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Akinomaki

Heisei strongest yokozuna ranking

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The Heisei era is about to end - Nikkan Spa! published some ranking of the strongest yokozuna of the era - the no.1 should need no debate - but who do you think is no.2 and with how many less votes than the top? Only 100 (each) men and women were asked who they think is the strongest (with 146 answers) -  limited to all over Japan, so it's no wonder that the no. 10 is not Kisenosato http://nikkan-spa.jp/1550647

10. Kakuryu 1 vote

7. Harumafuji, Musashimaru, Asahifuji 3 votes each

6. Akebono 8 votes

5. Kisenosato 10 votes

4. Wakanohana 12 votes

Spoiler

3. Asashoryu 29 votes

2. Takanohana 38 votes

1. Hakuho 39 votes

Edited by Akinomaki
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Hakuho's ranking notwithstanding, this list has very little to do with the actual strength of the 10 yokozuna in question and much more to do with emotion. A much more accurate list could be produced with much less effort merely by listing the yokozuna in order of the number of makuuchi yusho they won.

 

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15 minutes ago, Naganoyama said:

A much more accurate list could be produced with much less effort merely by listing the yokozuna in order of the number of makuuchi yusho they won.

Good idea.

Hakuho: 41
Asashoryu: 25
Takanohana: 22
Musashimaru: 12
Akebono: 11
Harumafuji: 9
Kakuryu: 5
Wakanohana: 5
Asahifuji: 4
Kisenosato: 2

It's arguable whether Asashoryu is actually a stronger Yokozuna than Takanohana, and Musashimaru's position on the list seems a bit off as well.

Edited by mikawa
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I think you’d have to look at the competition the yokozuna faced as well. We’re they the only yokozuna at the time? How strong were the ozeki? At least three of those careers were cut short, affecting their yusho totals. I’m not usually big on the “what-ifs” in sumo, but a list like this is half built on those.

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I disagree. Only actual results matter, not what if's. Because you can what if anything and there is no method to determine correct what ifing.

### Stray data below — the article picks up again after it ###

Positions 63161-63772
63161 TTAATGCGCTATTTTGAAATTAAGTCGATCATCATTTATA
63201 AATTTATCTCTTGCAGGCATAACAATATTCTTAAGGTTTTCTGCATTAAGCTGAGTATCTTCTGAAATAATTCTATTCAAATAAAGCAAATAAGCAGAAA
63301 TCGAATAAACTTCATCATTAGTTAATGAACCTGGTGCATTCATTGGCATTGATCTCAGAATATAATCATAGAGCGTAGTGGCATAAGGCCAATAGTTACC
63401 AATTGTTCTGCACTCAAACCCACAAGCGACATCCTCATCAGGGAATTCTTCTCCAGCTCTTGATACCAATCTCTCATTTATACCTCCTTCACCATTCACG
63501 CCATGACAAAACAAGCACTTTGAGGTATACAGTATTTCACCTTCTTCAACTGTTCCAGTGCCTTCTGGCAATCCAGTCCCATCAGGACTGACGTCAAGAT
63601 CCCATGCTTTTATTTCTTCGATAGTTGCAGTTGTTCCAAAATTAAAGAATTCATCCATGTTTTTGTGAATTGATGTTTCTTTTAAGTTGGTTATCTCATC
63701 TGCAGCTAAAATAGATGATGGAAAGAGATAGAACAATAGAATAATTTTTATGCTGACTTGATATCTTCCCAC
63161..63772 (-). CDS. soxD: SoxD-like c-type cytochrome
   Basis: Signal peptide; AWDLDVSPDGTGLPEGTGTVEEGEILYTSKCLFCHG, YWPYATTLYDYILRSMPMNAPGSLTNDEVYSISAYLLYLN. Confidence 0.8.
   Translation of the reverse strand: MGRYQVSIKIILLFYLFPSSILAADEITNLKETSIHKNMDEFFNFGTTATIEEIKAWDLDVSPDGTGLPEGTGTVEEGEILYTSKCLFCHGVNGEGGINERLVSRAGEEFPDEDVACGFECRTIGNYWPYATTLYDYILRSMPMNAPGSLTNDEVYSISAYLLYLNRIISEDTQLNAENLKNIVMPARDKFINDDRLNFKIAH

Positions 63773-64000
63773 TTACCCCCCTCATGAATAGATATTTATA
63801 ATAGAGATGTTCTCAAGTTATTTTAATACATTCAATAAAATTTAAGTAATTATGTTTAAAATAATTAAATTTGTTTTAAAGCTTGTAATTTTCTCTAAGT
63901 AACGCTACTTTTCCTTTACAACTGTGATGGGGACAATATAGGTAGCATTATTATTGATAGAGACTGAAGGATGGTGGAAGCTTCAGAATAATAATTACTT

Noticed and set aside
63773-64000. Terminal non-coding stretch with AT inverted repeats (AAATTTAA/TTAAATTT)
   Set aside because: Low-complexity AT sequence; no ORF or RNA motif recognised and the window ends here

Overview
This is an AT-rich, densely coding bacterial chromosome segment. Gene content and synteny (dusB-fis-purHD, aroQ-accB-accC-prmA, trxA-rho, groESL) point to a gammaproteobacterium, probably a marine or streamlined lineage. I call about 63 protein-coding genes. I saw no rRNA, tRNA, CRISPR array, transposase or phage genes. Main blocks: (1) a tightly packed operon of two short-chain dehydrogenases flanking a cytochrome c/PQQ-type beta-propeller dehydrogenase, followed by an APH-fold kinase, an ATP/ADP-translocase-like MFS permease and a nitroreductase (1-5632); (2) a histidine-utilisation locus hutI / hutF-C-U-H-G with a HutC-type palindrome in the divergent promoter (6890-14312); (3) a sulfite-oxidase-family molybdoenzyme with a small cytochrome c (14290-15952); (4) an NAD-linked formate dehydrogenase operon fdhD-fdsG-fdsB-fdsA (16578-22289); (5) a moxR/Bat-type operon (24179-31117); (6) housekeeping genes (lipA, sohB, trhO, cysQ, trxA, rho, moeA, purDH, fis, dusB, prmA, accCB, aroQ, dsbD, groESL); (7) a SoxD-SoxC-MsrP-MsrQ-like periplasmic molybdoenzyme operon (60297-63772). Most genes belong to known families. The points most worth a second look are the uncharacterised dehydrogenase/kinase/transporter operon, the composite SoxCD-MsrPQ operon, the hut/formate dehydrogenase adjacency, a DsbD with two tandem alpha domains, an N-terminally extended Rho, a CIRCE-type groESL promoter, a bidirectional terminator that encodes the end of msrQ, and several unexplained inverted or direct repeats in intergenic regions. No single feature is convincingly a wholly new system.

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1 hour ago, Morningstar said:

I disagree. Only actual results matter, not what if's. Because you can what if anything and there is no method to determine correct what ifing.

 

Debatable. Exchange Harumafuji and Asashoryu career timespan, and both would get 15-20 yusho imho. Comparisons are hard for this very reason that adversity varies

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I wasn't particularly suggesting that my answer would produce a 100% globally certified correct sequence - just that it would be a better starting point than polling my granny and her neighbour's sister-in-law's second best friend.

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6 hours ago, Churaumi said:

I think you’d have to look at the competition the yokozuna faced as well. We’re they the only yokozuna at the time? How strong were the ozeki? At least three of those careers were cut short, affecting their yusho totals. I’m not usually big on the “what-ifs” in sumo, but a list like this is half built on those.

Sure. For example, Akebono won only 11 yusho, half of Takanohana. However, he has exactly the 50% (21-21) winning rate with Takanohana.

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Takanohana didn't need to fight many very strong rikishi of his own heya, but Akebono had to fight almost every one.

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7 hours ago, mikawa said:

Good idea.

Hakuho: 41
Asashoryu: 25
Takanohana: 22
Musashimaru: 12
Akebono: 11
Harumafuji: 9
Kakuryu: 5
Wakanohana: 5
Asahifuji: 4
Kisenosato: 2

It's arguable whether Asashoryu is actually a stronger Yokozuna than Takanohana, and Musashimaru's position on the list seems a bit off as well.

Maybe Kisenosato was not the most weak yokozuna, but he was the most unlucky one for sure.

Edited by Dapeng

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My personal list.

Hakuho

Asashoryu
Takanohana
Akebono
Harumafuji
Musashimaru

Wakanohana
Kakuryu

Asahifuji
Kisenosato

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My list:

Hakuho

Asashoryu

Takanohana

Harumafuji

Akebono

Musashimaru

Kakuryu 

Wakanohana

Kisenosato

Asahifuji

I bumped up Harumafuji and Kakuryu because they had to beat Hakuho so often to get their wins. I have to plead some ignorance regarding Asahifuji, but looking over his numbers I’m pretty sure he would have been passed by Kisenosato in importance if Kisenosato had stayed healthy. I considered “what-ifs” though. Taking injuries and karaoke remote incidents into account, I agree with Joaoiyama. Sorry for the double spaced list, the phone updated and started double spacing on its own.

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1 hour ago, Churaumi said:

My list:

Hakuho

Asashoryu

Takanohana

Harumafuji

Akebono

Musashimaru

Kakuryu 

Wakanohana